By Caroline Jay, University of Manchester, Albert Solernou, University of Leeds, and Mark Woodbridge, Imperial College London
At present, few higher education institutions in the UK - or indeed internationally - employ a central team of dedicated research software engineers (RSEs) who sit outside of any specific academic department. The allocation of baseline funding to software developers is considered a risky activity when every member of staff represents a significant ongoing cost which has to be recovered. A cautious approach to employing people in what may be perceived as a completely new role is understandable, particularly in an uncertain financial climate.
Nevertheless, permanently employing RSEs has the potential to pay huge dividends, a fact borne out by the institutions who have established central pools, including the University of Manchester, UCL and the Turing Institute, and rapidly expanded their teams.
Institutional benefits of employing RSEs
A primary benefit of including software engineers on the baseline can be summed up by the Software Sustainability Institute mantra of “better software, better research”. Involving professional software engineers in research projects leads to better quality data, analysis and results, which has a direct impact on the scientific evidence base. Higher quality output is on every university’s wish list, as it leads to a potential increase in QR funding, while reducing the reputational risk associated with substandard research practices.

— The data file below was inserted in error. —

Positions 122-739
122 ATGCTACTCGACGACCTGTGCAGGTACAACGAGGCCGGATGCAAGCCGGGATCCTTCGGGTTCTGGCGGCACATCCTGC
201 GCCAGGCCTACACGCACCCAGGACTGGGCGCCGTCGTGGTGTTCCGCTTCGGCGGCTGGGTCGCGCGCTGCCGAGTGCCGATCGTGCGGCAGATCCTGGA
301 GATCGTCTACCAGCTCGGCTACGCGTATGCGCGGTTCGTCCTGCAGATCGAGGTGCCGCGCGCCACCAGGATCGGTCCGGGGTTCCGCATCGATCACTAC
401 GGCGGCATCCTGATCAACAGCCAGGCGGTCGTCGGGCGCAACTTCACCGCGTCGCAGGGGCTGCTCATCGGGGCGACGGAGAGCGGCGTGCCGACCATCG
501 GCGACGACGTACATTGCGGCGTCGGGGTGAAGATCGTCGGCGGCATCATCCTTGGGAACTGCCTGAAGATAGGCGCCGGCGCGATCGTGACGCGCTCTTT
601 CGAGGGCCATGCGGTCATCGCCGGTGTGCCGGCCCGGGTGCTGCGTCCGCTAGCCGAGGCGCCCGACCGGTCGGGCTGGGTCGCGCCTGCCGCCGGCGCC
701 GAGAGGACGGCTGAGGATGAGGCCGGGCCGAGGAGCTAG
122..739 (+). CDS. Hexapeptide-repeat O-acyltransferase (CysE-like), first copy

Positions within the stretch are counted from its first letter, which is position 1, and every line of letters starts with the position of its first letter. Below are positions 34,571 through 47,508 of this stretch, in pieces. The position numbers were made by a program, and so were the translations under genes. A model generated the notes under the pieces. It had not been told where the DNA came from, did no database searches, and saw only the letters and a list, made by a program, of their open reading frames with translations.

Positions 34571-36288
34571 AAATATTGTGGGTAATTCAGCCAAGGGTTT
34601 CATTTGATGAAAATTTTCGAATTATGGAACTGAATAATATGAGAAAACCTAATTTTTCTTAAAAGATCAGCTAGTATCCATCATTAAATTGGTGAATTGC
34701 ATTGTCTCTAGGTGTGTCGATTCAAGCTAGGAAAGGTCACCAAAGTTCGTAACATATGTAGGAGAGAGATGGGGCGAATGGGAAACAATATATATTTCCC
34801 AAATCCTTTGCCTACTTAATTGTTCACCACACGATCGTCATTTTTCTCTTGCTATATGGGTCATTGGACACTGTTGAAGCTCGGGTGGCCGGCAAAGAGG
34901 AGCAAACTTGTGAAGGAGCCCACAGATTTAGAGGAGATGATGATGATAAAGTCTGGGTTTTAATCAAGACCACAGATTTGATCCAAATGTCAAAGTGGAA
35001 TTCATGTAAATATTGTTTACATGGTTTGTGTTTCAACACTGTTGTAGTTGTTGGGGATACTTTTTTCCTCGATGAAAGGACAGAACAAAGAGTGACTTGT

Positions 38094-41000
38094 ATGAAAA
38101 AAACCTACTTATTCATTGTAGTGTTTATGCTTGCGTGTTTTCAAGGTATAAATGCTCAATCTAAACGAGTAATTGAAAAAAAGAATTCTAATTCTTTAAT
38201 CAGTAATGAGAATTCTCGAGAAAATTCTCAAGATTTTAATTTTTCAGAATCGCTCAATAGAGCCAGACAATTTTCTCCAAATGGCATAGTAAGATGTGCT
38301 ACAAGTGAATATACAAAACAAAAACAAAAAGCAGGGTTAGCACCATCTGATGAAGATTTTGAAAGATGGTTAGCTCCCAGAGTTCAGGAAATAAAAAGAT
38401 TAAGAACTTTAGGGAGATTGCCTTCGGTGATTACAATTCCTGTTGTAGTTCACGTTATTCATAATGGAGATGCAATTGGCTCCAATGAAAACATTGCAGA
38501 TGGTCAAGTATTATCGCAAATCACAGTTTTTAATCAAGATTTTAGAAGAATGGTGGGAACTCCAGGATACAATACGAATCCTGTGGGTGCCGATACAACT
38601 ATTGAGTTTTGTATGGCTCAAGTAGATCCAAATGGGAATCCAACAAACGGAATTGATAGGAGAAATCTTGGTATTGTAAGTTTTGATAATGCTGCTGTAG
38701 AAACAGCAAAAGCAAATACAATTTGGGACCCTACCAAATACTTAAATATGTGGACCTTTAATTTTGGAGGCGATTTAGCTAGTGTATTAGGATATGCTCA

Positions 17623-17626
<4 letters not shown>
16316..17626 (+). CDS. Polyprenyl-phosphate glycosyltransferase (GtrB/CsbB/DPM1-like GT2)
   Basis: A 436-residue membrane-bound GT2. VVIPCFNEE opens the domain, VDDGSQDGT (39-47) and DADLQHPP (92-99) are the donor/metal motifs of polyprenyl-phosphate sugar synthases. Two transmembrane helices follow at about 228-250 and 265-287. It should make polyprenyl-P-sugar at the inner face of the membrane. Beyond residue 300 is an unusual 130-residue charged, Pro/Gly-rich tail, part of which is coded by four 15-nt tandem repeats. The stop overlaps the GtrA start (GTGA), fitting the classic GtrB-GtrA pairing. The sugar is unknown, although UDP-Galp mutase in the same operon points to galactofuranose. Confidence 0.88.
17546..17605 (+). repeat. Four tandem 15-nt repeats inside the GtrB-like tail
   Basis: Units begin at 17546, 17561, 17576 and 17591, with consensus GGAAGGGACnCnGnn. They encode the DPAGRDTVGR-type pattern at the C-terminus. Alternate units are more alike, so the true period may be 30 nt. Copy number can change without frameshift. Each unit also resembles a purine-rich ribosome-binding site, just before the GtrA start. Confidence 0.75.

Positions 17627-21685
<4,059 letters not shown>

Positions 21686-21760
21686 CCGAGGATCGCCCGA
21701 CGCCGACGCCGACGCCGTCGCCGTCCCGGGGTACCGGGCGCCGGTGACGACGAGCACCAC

Reproducibility is notoriously difficult to achieve and RSEs are an essential part of enabling this. A researcher struggling alone to solve a complex domain problem does not necessarily prioritise the robustness, elegance and cross-platform compatibility of the analysis pipeline. When a domain expert and an RSE work together, data and analysis methods are much more likely to be repeatable and transferable, leading to higher citations and greater research impact. An additional consideration is the direction in which publication models are now moving. Future journals will require not just data to be available, but the analysis to be executable too, giving institutions who support their staff in producing this kind of work a significant advantage.